December 8, 2013

Nativity Scenes—Quiz, History & Ligonier, PA, Photos


Hug for Polly



All photographs are from the December 2013

Ligonier, Pennsylvania, nativity display

at Heritage United Methodist Church


(Answers are at the end of this post)

From Stone Mountain, GA, 25 years ago.

From Stone Mountain, GA, 25 years ago.

  1. How many nativity sets did the world’s largest display of nativity sets contain?
  2. How many Nativity sets were displayed at Heritage Church in Ligonier, Pennsylvania, on December 8, 2013?
  3. Who is credited with creating the first nativity scene?
  4. Catholic and Mediterranean Nativity scenes counteracted what other tradition?
  5. The oldest Nativity set in Italy, created in marble, is attributed to whom?
  6. What Sicilian King was known to be a passionate collector of nativity sets?
  7. How many square feet did the world’s largest physical nativity contain?
  8. How many living figures were in the nativity containing the most living figures?
A friend, Fran, gave us this striking nativity set

A friend, Fran, gave us this striking nativity set

Early art depicted the nativity scene in mosaics and ornately stained glass in Churches and Cathedrals across central Europe.

A nativity scene or crèche, also known as a manger scene, or crib, is the special exhibition,, particularly during the Christmas season, of art objects representing the scene of the birth of Jesus.* Nativities  are created with static figures, living figures (persons or persons and animals), or a combination of the two. Characters are baby Jesus, his mother Mary, and Joseph. They can be accompanied by shepherds and sheep, angels, and farm animals.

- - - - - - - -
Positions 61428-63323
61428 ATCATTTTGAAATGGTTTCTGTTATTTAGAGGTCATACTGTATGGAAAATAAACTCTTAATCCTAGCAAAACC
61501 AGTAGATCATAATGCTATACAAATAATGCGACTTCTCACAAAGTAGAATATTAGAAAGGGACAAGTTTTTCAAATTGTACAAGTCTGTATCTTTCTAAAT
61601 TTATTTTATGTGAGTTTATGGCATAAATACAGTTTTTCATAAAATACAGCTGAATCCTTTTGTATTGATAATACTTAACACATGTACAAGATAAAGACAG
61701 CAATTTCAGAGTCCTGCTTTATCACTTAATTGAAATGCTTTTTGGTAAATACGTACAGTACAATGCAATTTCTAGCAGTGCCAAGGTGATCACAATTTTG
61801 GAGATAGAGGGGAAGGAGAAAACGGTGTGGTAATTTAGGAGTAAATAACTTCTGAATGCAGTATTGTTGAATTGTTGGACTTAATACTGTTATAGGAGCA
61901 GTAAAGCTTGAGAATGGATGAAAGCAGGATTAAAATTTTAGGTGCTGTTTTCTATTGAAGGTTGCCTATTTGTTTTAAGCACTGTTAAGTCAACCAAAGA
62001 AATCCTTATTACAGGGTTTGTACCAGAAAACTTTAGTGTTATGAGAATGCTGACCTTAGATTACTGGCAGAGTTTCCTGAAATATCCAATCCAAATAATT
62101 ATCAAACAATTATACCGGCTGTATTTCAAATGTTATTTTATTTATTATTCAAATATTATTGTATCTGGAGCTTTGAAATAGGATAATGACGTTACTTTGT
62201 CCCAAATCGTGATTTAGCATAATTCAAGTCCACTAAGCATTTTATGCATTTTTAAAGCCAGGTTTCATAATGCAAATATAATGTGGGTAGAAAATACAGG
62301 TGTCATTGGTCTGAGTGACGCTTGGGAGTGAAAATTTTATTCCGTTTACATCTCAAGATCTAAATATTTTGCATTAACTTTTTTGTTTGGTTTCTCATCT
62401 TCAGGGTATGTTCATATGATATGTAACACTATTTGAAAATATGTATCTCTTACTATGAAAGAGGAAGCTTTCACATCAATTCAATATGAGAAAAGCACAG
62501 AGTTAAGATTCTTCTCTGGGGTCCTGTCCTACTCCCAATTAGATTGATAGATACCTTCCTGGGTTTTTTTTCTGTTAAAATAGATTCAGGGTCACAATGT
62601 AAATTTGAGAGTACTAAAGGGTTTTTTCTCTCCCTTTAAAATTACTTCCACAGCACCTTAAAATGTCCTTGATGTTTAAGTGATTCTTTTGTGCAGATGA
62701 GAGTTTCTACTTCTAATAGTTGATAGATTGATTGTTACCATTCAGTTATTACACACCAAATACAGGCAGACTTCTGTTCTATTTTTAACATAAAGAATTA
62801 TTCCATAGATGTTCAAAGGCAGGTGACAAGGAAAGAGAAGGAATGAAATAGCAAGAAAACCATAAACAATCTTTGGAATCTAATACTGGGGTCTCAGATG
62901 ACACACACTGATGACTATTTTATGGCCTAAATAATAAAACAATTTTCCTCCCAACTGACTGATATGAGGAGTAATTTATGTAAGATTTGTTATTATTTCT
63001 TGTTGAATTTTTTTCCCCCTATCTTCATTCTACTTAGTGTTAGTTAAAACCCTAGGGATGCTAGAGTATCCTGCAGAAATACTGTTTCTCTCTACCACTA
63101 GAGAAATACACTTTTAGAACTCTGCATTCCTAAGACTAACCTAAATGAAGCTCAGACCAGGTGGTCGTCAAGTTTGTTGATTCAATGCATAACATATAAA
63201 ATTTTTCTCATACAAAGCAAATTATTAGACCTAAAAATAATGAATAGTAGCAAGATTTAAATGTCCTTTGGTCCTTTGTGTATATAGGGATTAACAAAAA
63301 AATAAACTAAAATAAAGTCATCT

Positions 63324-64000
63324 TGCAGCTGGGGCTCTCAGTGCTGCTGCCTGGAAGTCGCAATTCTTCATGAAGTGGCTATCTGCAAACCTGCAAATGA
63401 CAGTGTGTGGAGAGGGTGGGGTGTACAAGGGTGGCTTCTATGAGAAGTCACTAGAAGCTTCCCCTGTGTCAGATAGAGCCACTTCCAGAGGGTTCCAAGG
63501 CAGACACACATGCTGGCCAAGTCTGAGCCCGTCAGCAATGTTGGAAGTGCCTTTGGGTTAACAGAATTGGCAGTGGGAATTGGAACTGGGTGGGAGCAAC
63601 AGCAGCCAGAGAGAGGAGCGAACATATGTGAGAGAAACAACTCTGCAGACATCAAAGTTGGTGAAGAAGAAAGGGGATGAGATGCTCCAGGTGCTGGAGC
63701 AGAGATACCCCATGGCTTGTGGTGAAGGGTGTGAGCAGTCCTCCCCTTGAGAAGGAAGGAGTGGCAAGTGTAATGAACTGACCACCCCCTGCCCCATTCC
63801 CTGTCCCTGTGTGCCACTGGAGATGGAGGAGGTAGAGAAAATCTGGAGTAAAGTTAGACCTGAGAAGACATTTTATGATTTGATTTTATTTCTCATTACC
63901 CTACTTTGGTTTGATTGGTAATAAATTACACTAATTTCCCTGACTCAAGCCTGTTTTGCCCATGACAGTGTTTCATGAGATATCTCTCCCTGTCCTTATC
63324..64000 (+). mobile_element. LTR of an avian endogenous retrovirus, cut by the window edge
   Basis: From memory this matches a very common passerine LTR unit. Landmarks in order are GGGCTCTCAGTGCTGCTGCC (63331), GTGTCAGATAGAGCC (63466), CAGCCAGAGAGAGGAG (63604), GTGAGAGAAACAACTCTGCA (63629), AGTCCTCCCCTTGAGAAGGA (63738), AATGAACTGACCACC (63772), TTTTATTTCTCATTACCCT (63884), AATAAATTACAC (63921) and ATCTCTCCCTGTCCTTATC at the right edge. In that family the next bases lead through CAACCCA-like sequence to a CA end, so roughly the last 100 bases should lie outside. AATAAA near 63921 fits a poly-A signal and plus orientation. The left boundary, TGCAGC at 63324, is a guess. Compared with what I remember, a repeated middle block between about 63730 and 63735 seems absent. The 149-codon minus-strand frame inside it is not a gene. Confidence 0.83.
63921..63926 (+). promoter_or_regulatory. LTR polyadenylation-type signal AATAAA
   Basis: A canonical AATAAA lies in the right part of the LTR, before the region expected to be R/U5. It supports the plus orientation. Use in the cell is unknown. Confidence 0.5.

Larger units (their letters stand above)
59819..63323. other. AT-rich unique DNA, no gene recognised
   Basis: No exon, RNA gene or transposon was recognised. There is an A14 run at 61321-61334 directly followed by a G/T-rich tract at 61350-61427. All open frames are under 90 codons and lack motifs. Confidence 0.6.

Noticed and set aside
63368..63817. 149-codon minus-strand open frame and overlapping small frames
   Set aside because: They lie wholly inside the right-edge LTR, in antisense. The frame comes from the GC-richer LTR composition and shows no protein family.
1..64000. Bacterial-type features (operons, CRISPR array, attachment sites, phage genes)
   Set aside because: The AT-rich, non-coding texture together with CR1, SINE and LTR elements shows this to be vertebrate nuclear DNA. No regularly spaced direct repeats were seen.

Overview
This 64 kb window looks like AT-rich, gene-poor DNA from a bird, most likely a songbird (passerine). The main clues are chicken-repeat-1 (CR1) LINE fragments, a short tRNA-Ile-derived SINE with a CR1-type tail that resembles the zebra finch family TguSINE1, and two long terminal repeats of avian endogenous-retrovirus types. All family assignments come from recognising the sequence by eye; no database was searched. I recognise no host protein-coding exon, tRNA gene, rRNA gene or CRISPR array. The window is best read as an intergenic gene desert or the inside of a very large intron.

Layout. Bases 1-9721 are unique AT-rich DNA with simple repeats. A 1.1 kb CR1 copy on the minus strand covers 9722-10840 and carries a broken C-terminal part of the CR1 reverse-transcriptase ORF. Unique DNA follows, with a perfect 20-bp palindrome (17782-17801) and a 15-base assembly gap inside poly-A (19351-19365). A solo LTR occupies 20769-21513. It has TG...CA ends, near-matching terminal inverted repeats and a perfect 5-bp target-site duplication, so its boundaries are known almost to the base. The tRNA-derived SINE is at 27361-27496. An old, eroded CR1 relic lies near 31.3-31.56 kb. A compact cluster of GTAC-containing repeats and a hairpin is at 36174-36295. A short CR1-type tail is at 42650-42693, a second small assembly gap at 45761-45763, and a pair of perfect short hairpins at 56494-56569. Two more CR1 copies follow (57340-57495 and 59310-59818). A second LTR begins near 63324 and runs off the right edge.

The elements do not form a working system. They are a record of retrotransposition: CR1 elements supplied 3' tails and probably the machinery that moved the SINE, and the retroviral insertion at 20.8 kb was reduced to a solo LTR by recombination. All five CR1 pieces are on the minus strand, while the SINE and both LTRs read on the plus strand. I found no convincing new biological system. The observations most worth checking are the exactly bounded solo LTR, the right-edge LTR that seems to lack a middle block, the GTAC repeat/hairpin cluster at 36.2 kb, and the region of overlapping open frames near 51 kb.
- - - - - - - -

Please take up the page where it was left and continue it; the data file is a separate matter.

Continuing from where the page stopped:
The term “Nativity scene” is thought to have been used for the first time with regard to St Mary Major’s Basilica on the Esquiline Hill in Rome, known since the 7th century as “Sancta Maria ad praesepe” because according to tradition it was here the that the relics of the Cradle of Jesus were brought.**

This colorful nativity is the size of a large egg. A gift from a friend on an Arizona trip. Anne Mary Campbell

This colorful nativity is the size of a large egg. A gift from a friend on an Arizona trip. Anne Mary Campbell

St. Francis of Assisi is credited with creating the first living nativity in 1223. He intended to (more…)


November 12, 2013


Filed under: MEMOIRS — carolyncholland @ 3:00 am
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Hug to Sandy


A fine head of hair adds beauty to a good face, and terror to an ugly one.  ~Lycurgus

While I was writing Farewell to Polamalu’s Golden Locks I read the following in the November 7, 2013, issue of the Ligonier Echo (item published Oct. 29, 1913):

  • How often you see an otherwise lovely face spoiled by homely hair—a face that would be most charmingly beautiful if she only had prettier hair. What a pity. And how foolish. Because that ugly hair, stringy, dull, lifeless-looking though it may be, can be made as glossy, soft, silky and beautiful as the heart could desire if only taken proper care of.

The piece took me back to the crossover time between the 1950s and 1960s when I worked very diligently to achieve the “do” of the day. I slept with varying sizes of rollers in my hair, styled my baby-thin hair strands into the stylish pageboy of the day, then doused it with excessive hairspray—and less than 5 minutes later my hair wimped out on me. I might as well not have bothered; I might as well have spent my time on something more productive. But I relentlessly kept trying.

  • Hair: we want it; we don’t want it. We try to grow it; we try to remove it. It is despised; it is sacred. It is our ‘look,” though we cannot ever actually see most of our own. But this paradox is an old one. We have been fussing with our hair for centuries.**

Years later I was the mother of a daughter, Sandy. She was luckier than I was. She had a thick head of naturally curly hair that everyone admired.

“It’s in the genes,” I’d explain.

I call the time she spent mucho time achieving the right (more…)

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